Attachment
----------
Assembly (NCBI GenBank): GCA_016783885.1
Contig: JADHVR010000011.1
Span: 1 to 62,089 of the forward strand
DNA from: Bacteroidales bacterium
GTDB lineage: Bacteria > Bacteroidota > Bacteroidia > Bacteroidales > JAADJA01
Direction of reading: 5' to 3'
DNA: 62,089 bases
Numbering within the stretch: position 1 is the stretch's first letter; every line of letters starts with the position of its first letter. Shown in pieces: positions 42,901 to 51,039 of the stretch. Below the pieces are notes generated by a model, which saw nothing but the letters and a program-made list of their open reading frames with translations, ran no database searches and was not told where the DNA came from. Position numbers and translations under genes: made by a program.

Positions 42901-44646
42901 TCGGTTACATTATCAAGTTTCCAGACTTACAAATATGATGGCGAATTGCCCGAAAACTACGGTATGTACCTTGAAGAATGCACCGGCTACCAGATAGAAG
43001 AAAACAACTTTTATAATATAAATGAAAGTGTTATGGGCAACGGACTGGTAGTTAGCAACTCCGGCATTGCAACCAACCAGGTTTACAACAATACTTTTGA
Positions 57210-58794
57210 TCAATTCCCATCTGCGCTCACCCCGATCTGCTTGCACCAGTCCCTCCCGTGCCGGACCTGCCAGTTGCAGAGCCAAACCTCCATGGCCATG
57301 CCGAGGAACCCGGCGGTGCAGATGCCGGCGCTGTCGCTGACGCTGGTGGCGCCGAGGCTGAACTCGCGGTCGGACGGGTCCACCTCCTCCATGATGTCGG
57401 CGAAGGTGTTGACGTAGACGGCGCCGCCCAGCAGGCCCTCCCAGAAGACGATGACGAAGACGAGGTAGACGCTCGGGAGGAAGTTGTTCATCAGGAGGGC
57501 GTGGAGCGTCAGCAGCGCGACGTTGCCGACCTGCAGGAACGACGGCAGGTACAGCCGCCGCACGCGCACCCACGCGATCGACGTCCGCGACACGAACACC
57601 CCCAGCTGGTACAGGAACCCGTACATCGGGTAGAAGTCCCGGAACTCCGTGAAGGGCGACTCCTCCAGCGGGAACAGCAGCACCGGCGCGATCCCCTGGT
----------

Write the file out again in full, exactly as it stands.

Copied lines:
Assembly (NCBI GenBank): GCA_016783885.1
Contig: JADHVR010000011.1
Span: 1 to 62,089 of the forward strand
DNA from: Bacteroidales bacterium
GTDB lineage: Bacteria > Bacteroidota > Bacteroidia > Bacteroidales > JAADJA01
Direction of reading: 5' to 3'
DNA: 62,089 bases
Numbering within the stretch: position 1 is the stretch's first letter; every line of letters starts with the position of its first letter. Shown in pieces: positions 42,901 to 51,039 of the stretch. Below the pieces are notes generated by a model, which saw nothing but the letters and a program-made list of their open reading frames with translations, ran no database searches and was not told where the DNA came from. Position numbers and translations under genes: made by a program.

Positions 42901-44646
42901 TCGGTTACATTATCAAGTTTCCAGACTTACAAATATGATGGCGAATTGCCCGAAAACTACGGTATGTACCTTGAAGAATGCACCGGCTACCAGATAGAAG
43001 AAAACAACTTTTATAATATAAATGAAAGTGTTATGGGCAACGGACTGGTAGTTAGCAACTCCGGCATTGCAACCAACCAGGTTTACAACAATACTTTTGA
Positions 57210-58794
57210 TCAATTCCCATCTGCGCTCACCCCGATCTGCTTGCACCAGTCCCTCCCGTGCCGGACCTGCCAGTTGCAGAGCCAAACCTCCATGGCCATG
57301 CCGAGGAACCCGGCGGTGCAGATGCCGGCGCTGTCGCTGACGCTGGTGGCGCCGAGGCTGAACTCGCGGTCGGACGGGTCCACCTCCTCCATGATGTCGG
57401 CGAAGGTGTTGACGTAGACGGCGCCGCCCAGCAGGCCCTCCCAGAAGACGATGACGAAGACGAGGTAGACGCTCGGGAGGAAGTTGTTCATCAGGAGGGC
57501 GTGGAGCGTCAGCAGCGCGACGTTGCCGACCTGCAGGAACGACGGCAGGTACAGCCGCCGCACGCGCACCCACGCGATCGACGTCCGCGACACGAACACC
57601 CCCAGCTGGTACAGGAACCCGTACATCGGGTAGAAGTCCCGGAACTCCGTGAAGGGCGACTCCTCCAGCGGGAACAGCAGCACCGGCGCGATCCCCTGGT